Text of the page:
Emily: Movie Review

Review by: Stacey O’Carroll

Writer/Director: Frances O’Connor

Available: Selected cinemas


Everyone’s strange if you look at them for long enough.” Branwell Brontë, Emily (2022)

For many years, I have watched the talented Frances O’Connor act in various quirky Australian films. So, imagine my delight when I discovered O’Connor wrote the new Emily Brontë movie, Emily, a film also her directorial debut. As soon as O’Connor’s saturated dark imagery of Emily appeared, I was immersed in the West Yorkshire moors and the gothic romance of Emily Brontë.

Emily is a beautiful and haunting fictionalised biography of the talented life of Emily Brontë (Emma Mackey). The movie explores a fictionalised romance between Brontë (Mackey) and William Weightman (Oliver Jackson-Cohen) that might have inspired Wuthering Heights. The romance builds powerfully until miscommunication and jealousy cut a rather deep gash when Emily (Mackey) and William (Jackson-Cohen) are betrayed by her opium-addicted, debauchery-loving brother Branwell (Fionn Whitehead). Because of the inflicted grief, the siblings’ once-tight bond is shattered, and the audience feels immense heartbreak alongside Brontë.

The cast is perfect, bringing their characters to life with depth, complexity and respect. Both Emma Mackey (Emily) and Oliver Jackson-Cohen (William Weightman) deliver nuanced and engaging performances with understated looks and subtle body language that build romantic tension. A look conveys far deeper emotion in many scenes than any well-crafted dialogue could ever express. However, there are some scenes where subtlety slips into lost context, and unheard conversation leads to audience confusion.

Filmed in the real Haworth parsonage (now Brontë Parsonage Museum), the actual locations provide authenticity to a movie based on limited information. O’Connor deftly weaves the known fact with imagined relationships and potential inspiration for Wuthering Heights into a believable story within this backdrop. However, Emily is more than just a romantic drama; it is also a metaphorical and narrative exploration of family dynamics and relationships that formed a complex and mysterious author.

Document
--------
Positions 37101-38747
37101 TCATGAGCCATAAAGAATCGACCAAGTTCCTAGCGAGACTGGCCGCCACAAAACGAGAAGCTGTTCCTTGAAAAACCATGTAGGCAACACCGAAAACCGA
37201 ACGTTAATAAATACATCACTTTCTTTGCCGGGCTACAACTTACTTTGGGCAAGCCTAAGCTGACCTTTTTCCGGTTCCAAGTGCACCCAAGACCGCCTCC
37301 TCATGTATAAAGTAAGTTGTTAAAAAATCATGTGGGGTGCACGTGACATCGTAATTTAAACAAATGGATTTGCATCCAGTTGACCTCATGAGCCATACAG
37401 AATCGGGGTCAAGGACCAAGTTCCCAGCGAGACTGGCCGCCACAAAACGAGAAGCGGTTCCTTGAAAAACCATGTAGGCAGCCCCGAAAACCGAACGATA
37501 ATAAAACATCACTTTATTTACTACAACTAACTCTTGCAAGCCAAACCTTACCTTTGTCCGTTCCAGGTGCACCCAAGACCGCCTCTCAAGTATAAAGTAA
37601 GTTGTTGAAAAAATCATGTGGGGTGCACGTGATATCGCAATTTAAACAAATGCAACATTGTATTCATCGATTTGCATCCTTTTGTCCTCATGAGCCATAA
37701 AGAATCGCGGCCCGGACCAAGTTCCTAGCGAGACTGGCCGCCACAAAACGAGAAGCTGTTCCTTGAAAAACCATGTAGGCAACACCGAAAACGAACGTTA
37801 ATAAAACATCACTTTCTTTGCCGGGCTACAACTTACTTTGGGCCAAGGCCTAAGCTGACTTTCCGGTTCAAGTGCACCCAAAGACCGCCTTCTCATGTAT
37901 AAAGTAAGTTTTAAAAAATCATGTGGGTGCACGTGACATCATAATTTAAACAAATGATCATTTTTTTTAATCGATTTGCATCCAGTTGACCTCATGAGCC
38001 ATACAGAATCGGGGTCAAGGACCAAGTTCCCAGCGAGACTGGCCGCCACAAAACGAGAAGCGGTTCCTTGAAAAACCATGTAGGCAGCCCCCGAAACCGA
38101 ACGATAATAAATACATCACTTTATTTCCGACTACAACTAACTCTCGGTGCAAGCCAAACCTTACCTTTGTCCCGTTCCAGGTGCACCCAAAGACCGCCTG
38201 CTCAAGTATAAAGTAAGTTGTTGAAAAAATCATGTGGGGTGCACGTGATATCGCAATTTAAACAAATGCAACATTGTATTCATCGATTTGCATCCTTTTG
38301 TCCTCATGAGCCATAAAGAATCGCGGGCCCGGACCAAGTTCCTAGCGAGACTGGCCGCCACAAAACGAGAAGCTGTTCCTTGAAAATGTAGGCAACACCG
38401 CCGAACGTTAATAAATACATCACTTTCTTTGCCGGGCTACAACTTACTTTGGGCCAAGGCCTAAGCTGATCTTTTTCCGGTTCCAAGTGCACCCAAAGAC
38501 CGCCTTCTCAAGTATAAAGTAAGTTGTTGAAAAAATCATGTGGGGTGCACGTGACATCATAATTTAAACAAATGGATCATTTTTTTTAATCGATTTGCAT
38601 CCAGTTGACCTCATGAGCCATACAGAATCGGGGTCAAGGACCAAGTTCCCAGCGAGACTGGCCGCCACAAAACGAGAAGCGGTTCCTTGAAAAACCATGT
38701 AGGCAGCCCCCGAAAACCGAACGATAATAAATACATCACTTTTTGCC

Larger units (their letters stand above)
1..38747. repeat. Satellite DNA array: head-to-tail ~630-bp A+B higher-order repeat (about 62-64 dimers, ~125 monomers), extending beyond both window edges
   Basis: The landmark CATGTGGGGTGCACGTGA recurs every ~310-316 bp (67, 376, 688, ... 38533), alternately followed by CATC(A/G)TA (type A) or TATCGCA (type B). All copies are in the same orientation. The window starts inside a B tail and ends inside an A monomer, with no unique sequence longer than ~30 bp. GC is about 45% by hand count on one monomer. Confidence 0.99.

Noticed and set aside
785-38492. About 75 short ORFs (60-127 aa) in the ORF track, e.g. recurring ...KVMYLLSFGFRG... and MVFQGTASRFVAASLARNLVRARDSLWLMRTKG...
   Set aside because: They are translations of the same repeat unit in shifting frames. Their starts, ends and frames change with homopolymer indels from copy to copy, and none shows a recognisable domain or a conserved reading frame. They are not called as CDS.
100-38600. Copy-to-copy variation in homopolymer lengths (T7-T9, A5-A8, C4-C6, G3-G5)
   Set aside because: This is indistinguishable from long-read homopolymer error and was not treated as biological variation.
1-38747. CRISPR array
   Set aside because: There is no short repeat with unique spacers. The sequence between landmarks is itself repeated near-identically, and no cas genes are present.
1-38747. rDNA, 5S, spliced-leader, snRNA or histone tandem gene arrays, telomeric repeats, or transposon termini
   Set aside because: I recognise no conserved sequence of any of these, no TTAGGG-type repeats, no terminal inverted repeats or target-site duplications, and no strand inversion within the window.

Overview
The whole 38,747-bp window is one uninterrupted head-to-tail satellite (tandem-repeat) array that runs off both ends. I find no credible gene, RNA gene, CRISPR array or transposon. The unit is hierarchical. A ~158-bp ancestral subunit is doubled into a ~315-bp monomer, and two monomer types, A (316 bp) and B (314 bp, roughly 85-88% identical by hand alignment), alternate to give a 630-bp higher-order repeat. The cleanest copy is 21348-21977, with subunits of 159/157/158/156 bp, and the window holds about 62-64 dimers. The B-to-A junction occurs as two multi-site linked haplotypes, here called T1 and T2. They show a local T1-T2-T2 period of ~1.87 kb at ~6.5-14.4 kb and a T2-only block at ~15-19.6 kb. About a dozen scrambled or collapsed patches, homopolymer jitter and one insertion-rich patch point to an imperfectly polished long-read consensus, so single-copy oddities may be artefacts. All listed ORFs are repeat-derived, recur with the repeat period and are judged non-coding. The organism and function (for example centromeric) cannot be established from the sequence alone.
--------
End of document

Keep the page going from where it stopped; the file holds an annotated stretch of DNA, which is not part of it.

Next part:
Emily may not be what the audience expects, given the plethora of joyful 19th-century screen adaptations. However, reminiscent of the BBC’s gothic-style adaptation of Elizabeth Gaskell’s North & South (2004), O’Conner goes deeper into the harsh, grey and bitter world of Emily Brontë and 19th-century Yorkshire life. The romanticism and imaginative world are immersive thanks to O’Connor’s screen poetics and skill.

Throughout Emily, a cinema verité filming style is used, effectively creating unease and movement. Combined with the eerie locations and haunting soundtrack, O’Connor successfully creates tension and anticipation of the tragedy to come. There are, however, small pockets of levity and humour that O’Connor blends seamlessly throughout the movie. Yet, the moody, saturated black cinematography and realistic gothic setting show no reprieve from the harsh reality of brutally cold Northern England at the time of the industrial revolution.

The visual cues to Wuthering Heights are easily understood, even for those unfamiliar with the novel. What is not clear is how much of the movie is biographical fact and how much is imagined fiction.

Emily was not quite what I expected, and I realised how little I knew about Emily Brontë and her sisters. For a directorial debut, O’Connor’s Emily demonstrates a nuanced understanding of the acting craft and visual storytelling. Emily is an inspiring and engaging portrait of Emily Brontë that has established O’Connor as a talented filmmaker.

Emily Brontë’s tragic story, novel aspirations and the stark reality of life in the Yorkshire moors will linger long after the end of Emily.